19. Zona says:

    @Herb: Somebody needs to do something about those damn illegal Arizonans.

  20. Brittanicus says:


    In all the talks and discussions about cutting back on the US treasury deficits, both parties are refusing to consider in these antagonistic debates, the fact that illegal aliens are compounding this major issue; the dollar amount to the $14.5 Trillion dollars, in this miserable meltdown we are facing. The Department of Homeland Security estimated in 2003, that 8 million to 12 million illegal aliens had settled in America and 700,000 new people enter illegally and stay each year. That’s across borders, by lying at entry ports as tourists to the official. These administration statistics are somewhat suspect and may represent major under counting, as they are fashioned by the very people accountable for the tsunami of illegal aliens entering our country. An alternative method is used here to estimate a range of numbers of illegal’s that is probable more levelheaded.

    The precise number of illegal’s entering the United States and the exact rate at which they cross our borders are unknown. Official government numbers are often hard to come by, remain intentionally concealed and are habitually sanitized, in the federal sector and states. This directed (CAPS) California for Population Stabilization to seriously question officials at the Census Bureau and (DOF) California Department of Finance, population figures on these numbers. As an alternative of the 8 million to 12 million illegal aliens these agencies and the liberal progressives claim to be here, there may actually be 20 million to 30 million or more? Nobody truly knows?

    The cost of harboring illegal immigrants in the United States is a staggering $113 billion a year; an average of $1,117 for every household in America and that’s just at the federal level. More truth and Statistics requested? Go to NumbersUSA or Judicial Watch.

    Freshman Rep. Mo Brooks (R-Ala.) added his name to 14 different bills on Thursday that would reduce overall immigration levels and work to end illegal immigration.

    * H.R.152 – a bill introduced by Rep. Ted Poe’s to improve border security
    * H.R.310 – a bill introduced by Rep. Sure Myrick that would prohibit federal funding to institutions of higher learning that provide in-state tuition to illegal aliens
    * H.R.691 – a bill introduced by Rep. Phil Gingrey that would prevent mortgages from going to illegal aliens
    * H.R.692 – a bill introduced by Rep. Phil Gingrey that would end Chain Migration
    * H.R.693 – a bill introduced by Rep. Phil Gingrey that would require all businesses to use E-Verify within 60 days
    * H.R.800 – a bill introduced by Rep. John Carter that would require all businesses to use E-Verify within 2 years
    * H.R.1091, introduced by Rep. Duncan Hunter that would require DHS to construct 350 additional miles of border fencing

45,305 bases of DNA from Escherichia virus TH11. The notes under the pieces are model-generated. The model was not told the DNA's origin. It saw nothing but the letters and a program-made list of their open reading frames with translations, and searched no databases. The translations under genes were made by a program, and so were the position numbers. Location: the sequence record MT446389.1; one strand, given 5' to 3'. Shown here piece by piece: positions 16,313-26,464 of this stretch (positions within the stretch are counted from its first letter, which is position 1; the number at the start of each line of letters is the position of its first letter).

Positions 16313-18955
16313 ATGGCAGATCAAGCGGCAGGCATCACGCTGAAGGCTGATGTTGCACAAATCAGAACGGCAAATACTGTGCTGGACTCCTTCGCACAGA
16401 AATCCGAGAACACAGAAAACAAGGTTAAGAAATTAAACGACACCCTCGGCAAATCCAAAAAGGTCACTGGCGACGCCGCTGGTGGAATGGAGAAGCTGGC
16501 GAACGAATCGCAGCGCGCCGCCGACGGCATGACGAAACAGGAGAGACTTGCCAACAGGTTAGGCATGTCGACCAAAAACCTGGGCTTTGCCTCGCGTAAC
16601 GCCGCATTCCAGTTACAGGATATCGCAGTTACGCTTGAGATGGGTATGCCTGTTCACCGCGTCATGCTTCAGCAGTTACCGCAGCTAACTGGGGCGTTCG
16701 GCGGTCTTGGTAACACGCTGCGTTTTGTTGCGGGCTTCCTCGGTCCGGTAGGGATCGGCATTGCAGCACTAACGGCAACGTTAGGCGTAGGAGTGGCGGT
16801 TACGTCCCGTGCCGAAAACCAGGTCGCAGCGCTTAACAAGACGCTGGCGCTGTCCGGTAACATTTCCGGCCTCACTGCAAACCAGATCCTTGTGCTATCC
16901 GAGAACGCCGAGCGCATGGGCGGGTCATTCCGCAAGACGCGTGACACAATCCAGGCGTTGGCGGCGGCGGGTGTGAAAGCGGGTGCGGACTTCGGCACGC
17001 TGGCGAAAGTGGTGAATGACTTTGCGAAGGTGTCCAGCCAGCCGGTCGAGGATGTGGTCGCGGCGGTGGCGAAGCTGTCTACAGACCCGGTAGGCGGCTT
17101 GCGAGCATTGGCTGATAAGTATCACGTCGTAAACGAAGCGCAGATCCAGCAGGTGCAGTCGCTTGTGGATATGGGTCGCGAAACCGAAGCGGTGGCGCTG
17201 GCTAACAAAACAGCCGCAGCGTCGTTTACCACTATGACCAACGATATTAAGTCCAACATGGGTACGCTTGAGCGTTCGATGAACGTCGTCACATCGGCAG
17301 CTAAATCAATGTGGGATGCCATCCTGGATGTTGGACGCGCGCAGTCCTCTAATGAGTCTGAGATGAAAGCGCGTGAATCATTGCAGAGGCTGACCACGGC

* H.R.1134 – a bill introduced by Rep. Duncan Hunter that would prohibit federal funds being sent to sanctuary cities
    * H.R.1196 – a compilation bill introduced by Rep. Gary Miller, the LEAVE Act, that would end birthright citizenship, require nationwide use of E-Verify, improve interior enforcement, and discontinue rewards to illegal aliens
    * H.R.1459 – a bill introduced by Rep. Sue Myrick, the Scott Gardner Act, that would increase penalties for illegal aliens caught with a DWI
    * H.R.1698 – a bill introduced by Rep. Sue Myrick that would increase fines for employers that hire illegal aliens
    * H.R.1764 – a bill introduced by Rep. Charles Boustany that would end sanctuary cities
    * H.R. 2000 – a bill introduced by Rep. Heath Shuler, the SAVE Act, that would require all employers to use E-Verify and strengthen interior and border enforcement
    * H.R.2164 – a bill introduced by Rep. Lamar Smith, the Legal Workforce Act, which would require all employers to use E-Verify.

    American cannot afford anymore to support the poverty of other countries. The final straw was learning from the (FAIR) Federation of American Immigration reform that a volume amnesty would cost to process everybody with all the FBI background checks, health checks and the occupied paperwork over $2.5 trillion dollars. This is incorrigible when 13 million Americans are seeking work and this country, is still in a recession and unlikely to climb out of this $14.4 Trillion dollars financial chaos for years. Every American needs to rethink his vote for 2012. Not for Democrats, not for Liberals and not for Republicans, but for this Nation’s People under the banner of the TEA PARTY.

    This is the time to empty the overcrowded classrooms, full with the children of illegal aliens. Give hospitals breathing space saving billions of dollars from uninsured illegal immigrants, who knowingly enter by foot, vehicle, aircraft or boat into the United States. Entering illegally in a violation of our national sovereignty and should be a felony, for illegal aliens and those who knowingly break the rules, including businesses. Start the Attrition by enforcement programs such as E-Verify, Secure Communities and support Arizona, Alabama, Georgia, Utah and States nationwide who have no choice but to restrict illegal immigrants through police laws as their welfare programs are being sucked dry.

    Fearful illegal nationals are bypassing Arizona and loading their possessions, heading for Sanctuary States as California, Nevada, Illinois, Washington state and many counties within particular States.